Peter, your feedback here is what I would have predicted from you. You also write so many lines that must be felt, not over-thought! Thanks for coming to bat for my right to stick to my guns with my message. However, I have also communicated with some ot the other followers commenting here in more extensive, one-on-one ways and felt I should make an exception to my usual rule in this case. And the additional chit-chat with Martin and a couple of others has really fleshed out the bare outlines for the artwork that will appear in the book including all of these adult fairytale poems. See, Peter, I am actually veddy, veddy sneekee,peetee in shaping my self-editing processes.

  9. ElizOF
    Jan 03, 2012 @ 20:02:13

    That is wonderfully vivid… Great imagery… Stopped by on my way from Poetic Journey’s blog.
    ♥Happy ♥New ♥Year ♥! 🙂

    • granbee
      Jan 04, 2012 @ 06:07:58

      Isn’t “journey”, as I call her, just too fab? So pleased you stopped by, and I enjoyed my first visit to your blog today and am following most eagerly. Thank you most humbly for your kind remark. Hope to keep us moving between less and less space between East and West!

  10. Christine Moran
    Jan 03, 2012 @ 21:34:12

    Hi Granbee,

    I, too, am greatly helped here by some of the puzzled comments.

    I truly love your style of writing but I think I can be too impatient to read and understand immediately, when actually I would get far more from it if I slowly let myself fall into the rhythm and “get used” to how you write naturally and stop trying to force it!! Don’t know if that makes any sense to you; I hope it does 🙂 There is so much detail in your work it is well worth my spending time reading it over and over.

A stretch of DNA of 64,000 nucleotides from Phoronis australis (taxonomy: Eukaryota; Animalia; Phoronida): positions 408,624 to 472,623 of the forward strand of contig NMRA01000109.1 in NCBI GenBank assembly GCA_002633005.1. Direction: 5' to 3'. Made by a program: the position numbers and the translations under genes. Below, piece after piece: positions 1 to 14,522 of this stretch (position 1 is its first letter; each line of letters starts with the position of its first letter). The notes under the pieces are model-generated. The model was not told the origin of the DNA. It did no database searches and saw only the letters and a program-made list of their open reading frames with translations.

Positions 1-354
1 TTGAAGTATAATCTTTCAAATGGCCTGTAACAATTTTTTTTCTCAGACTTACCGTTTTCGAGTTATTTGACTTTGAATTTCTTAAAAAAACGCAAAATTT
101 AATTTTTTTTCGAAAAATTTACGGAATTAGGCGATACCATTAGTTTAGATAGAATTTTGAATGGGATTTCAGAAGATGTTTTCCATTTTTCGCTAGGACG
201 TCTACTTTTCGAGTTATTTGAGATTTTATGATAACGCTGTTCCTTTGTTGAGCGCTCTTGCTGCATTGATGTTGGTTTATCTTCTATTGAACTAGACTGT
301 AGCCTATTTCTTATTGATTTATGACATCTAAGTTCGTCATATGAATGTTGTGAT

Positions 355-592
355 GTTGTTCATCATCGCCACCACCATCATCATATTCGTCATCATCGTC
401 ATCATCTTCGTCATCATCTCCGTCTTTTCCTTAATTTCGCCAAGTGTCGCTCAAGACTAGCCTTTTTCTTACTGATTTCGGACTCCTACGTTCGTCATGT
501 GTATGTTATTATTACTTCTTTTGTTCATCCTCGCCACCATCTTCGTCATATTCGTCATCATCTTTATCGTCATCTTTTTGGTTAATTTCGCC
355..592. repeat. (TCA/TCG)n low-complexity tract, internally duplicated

Christine
    xx

    • granbee
      Jan 04, 2012 @ 06:09:52

      Christine, the committment to the messages I feel lead to convey requires that I address the “inner selves” of all you guys. Excuse your higher cognitive powers to “recess” and just BE with my poems. However, I am always more than happy to discuss and discuss and….me being such a chatty ol’ penguiney Byrd!

  11. zendictive
    Jan 03, 2012 @ 21:35:44

    enchanted (~_~) just love these stories… I can’t help but feel as though your a master literary novelist/journalist who simply plays on this blog (~_~)

    • granbee
      Jan 04, 2012 @ 06:11:11

      Art, whoever said Shakepeare was not “playing” (aren’t I just too full of it today? please excuse–I will only turn 65 once, after all!)

  12. poeticjourney
    Jan 03, 2012 @ 23:55:53

    I’m so glad you explain as well, because I was little confuse myself to be honest, but I love it. Your imagination is amazing! God Bless You 🙂

    • granbee
      Jan 04, 2012 @ 06:12:06

      poeticJ, you have caught me out–I love to mystify and then to chat, chat, chat everyone’s heads off. My gravatar actually IS the real me!